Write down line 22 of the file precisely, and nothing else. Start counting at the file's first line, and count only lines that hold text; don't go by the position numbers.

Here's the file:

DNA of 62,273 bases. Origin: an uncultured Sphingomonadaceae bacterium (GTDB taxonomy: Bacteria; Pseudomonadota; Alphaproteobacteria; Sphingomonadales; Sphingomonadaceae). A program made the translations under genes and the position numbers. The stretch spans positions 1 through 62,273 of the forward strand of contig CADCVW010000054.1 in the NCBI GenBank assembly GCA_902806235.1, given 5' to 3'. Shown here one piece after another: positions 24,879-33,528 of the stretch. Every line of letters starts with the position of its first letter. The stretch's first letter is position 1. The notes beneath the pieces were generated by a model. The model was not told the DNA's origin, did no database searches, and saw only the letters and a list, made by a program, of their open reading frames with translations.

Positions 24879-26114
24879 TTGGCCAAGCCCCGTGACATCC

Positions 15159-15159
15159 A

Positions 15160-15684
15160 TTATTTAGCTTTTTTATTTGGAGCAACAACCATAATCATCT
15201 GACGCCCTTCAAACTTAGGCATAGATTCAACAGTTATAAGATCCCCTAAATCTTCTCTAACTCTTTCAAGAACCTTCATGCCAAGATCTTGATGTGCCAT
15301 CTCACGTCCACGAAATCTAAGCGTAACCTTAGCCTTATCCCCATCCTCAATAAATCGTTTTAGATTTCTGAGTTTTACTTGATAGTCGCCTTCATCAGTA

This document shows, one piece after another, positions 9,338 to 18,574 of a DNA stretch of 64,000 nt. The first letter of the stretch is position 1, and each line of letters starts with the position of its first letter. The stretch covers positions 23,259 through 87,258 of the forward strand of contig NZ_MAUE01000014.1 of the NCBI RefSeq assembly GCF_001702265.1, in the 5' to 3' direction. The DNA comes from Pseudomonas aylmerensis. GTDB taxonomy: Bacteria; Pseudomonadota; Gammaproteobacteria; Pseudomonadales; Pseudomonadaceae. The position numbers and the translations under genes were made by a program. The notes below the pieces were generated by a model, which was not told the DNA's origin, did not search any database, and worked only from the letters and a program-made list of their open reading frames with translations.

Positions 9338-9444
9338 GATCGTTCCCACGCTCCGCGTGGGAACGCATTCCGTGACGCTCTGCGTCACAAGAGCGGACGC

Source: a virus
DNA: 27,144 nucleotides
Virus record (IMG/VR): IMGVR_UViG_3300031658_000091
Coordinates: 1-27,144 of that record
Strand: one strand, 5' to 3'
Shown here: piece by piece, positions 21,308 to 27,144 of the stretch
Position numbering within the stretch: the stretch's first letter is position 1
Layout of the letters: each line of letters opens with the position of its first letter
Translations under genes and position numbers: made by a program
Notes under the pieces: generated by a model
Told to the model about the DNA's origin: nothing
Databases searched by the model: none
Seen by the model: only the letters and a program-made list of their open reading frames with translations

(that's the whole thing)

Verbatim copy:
Notes under the pieces: generated by a model